Cody McClain Brown

Escape to Lastovo

Croatia is a mess during the tourist season. The main coastal cities are jammed with tourists who all seem lost. And in addition to these hordes, the whole industry looks like it’s undermining the country’s cultural authenticity. The coast is now like a blinking carnival, selling cheap products for ridiculously marked up prices. While on vacation in Split we don’t even go to the center much anymore. It’s too expensive, too crowded, and well, it doesn’t even feel like Split. It’s hard to find anywhere on the mainland that actually feels like you’re on vacation. So, this summer we did what any sensible person looking for peace of mind would do, we fled to Lastovo.

Now, the island of Lastovo is my Eden. The place I’ve longed to return to ever since I stayed there one night four years ago on the Boat of Culture. Even for that short duration I knew it was one special place . As one of the furthest islands off of Croatia’s coast, Lastovo feels like a refuge tucked away from the rest of the world. While many of Croatia’s coastal spots have blossomed with a crude kind of tourism (looking at you Split!), Lastovo has maintained its bucolic tranquility. As far as I know, there are no gaudy nightclubs on Lastovo and no stupid, stupid pub crawls. Only 1,000 people live on the island. And these souls have barely impacted the island’s natural beauty, while the tourism industry has barely impacted the island’s daily life. Lastovo is a forested haven, covered in trees and dense growth. It feels pristine, preserved, and peaceful.

(And yes, I’m aware of the irony in writing a blog that promotes visiting Lastovo while saying it’s great because no one visits the island. In conclusion, Croatia is a land of contrasts)

Getting there

Of course getting to Lastovo requires some patience. The ferry ride is around five hours long. We used two boats, traveling from Split, and transferring at Vela Luka on Korcula. And even something as monotonous as a ferry ride can feel special when you’re traveling to Lastovo. The ferry from Split to Korcula was packed, every seat was taken, and long lines of cars idled, waiting to get on the ferry. Then they idled in the ferry, waiting to get off the ferry. Every time I’m on a Croatian ferry I feel as if I’ve been tricked. This is my vacation? A mass of people and enough car exhaust to match a city? Man, I could do this at home. It’s called standing on a busy street corner.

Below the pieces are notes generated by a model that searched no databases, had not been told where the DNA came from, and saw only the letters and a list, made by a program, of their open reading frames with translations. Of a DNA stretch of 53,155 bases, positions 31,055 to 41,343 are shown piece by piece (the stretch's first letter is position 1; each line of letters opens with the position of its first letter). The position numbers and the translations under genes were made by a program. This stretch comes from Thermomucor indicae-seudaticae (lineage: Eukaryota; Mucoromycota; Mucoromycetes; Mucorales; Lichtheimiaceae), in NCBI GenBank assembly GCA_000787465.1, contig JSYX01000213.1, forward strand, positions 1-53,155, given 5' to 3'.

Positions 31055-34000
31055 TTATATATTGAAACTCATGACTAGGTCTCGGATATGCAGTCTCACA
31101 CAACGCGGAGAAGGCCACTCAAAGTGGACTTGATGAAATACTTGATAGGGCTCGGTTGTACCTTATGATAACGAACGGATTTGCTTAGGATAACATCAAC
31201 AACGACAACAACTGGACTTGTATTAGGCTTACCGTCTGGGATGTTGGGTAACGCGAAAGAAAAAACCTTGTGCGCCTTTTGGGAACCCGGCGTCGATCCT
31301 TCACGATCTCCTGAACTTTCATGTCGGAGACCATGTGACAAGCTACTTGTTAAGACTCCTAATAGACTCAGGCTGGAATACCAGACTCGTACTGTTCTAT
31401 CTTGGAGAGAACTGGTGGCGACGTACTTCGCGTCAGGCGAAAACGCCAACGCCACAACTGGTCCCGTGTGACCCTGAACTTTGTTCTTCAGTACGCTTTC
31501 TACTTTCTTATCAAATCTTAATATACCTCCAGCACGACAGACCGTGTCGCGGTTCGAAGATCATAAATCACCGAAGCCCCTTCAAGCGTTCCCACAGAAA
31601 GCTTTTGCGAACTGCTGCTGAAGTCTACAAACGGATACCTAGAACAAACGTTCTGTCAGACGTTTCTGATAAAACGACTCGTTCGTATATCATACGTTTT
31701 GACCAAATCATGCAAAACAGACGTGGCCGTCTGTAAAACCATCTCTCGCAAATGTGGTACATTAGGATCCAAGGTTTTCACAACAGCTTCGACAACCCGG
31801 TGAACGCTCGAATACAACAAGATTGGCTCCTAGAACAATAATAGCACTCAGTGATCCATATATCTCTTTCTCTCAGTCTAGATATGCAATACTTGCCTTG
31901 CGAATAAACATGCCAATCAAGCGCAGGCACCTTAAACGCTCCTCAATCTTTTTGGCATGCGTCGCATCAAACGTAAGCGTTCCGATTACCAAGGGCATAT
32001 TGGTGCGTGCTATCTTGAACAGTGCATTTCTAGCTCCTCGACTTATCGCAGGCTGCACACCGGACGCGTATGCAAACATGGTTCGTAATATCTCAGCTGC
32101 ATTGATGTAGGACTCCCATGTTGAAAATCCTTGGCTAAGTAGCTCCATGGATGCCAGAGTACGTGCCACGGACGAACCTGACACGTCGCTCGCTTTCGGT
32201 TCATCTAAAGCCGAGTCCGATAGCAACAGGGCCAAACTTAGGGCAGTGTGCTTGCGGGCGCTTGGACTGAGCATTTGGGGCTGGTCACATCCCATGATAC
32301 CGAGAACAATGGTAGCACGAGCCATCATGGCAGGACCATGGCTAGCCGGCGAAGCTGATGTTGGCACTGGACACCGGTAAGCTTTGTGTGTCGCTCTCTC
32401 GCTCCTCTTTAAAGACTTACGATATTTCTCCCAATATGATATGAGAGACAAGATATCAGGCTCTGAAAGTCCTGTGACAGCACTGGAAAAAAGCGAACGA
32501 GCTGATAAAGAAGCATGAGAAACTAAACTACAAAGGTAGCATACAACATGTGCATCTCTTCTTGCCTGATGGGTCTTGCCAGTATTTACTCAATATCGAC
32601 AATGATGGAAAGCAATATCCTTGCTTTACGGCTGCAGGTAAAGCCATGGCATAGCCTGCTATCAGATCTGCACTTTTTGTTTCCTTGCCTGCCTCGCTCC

However, when we transferred to the ferry to Lastovo, the crowd vanished. In its place was not a mass of tourists, but pockets of individuals, families, friends, people who you dared to look at in detail because there were so few of them. And there were less cars here than in the parking lot near our apartment in Zagreb. The ferry ride to Lastovo feels as if you’re not just traversing the sea, but time itself. Moving both back into the past, and away from the clock’s burdens. It’s as if the tyranny of passing hours and demanding minutes become a mere suggestion rather than a hard rule.

The ferry to Lastovo. So much empty and just look at that retro style!

The ferry to Lastovo. So much empty and just look at that retro style!

Modern, clean, accommodation?

Anyone with experience touring and traveling around Croatia knows that the quality of accommodation can vary… greatly. Sometimes it seems as if people treat their rental property as storage for their old furniture. I’ve been in places where the apartment we’ve rented felt like the Croatian equivalent to an American garage… just with more beds. And this is truly a problem with the country’s response to the growth in tourism. Quantity often does not result in quality. You can’t expect someone to travel five hours by ferry to pay to sleep on your grandma’s old couch. And in most cases when and if there is a TV, it’s from the 1990s and gets 8 channels, most of which are in German.

And so with a history of such experiences, I hoped for the best, but prepared for the worst on Lastovo: funky furniture, poor Internet, an old air conditioner and no real TV. I’d even prepared my daughter, saying we wouldn’t be able to use the ipad or watch Netflix or anything. AND I was completely WRONG. Our place had all new furniture from Ikea, a new kitchen, new air conditioners, and was completely redone. It even had a TV with Internet capabilities, and each night, after hiking, swimming and dinner we streamed a movie on Netflix.

Looking around our house I was struck about how much effort it must take to get a place redone on Lastovo. I mean I stress about getting stuff from Ikea to our apartment, and Ikea’s just a half hour drive from our place in Zagreb. Everything in the house on Lastovo had to come by boat. In fact, everything on Lastovo has to come by boat (except for the fruit, but more about that later). Needless to say I was greatly impressed not just how comfortable our house was, but with the care that went in to making it that way.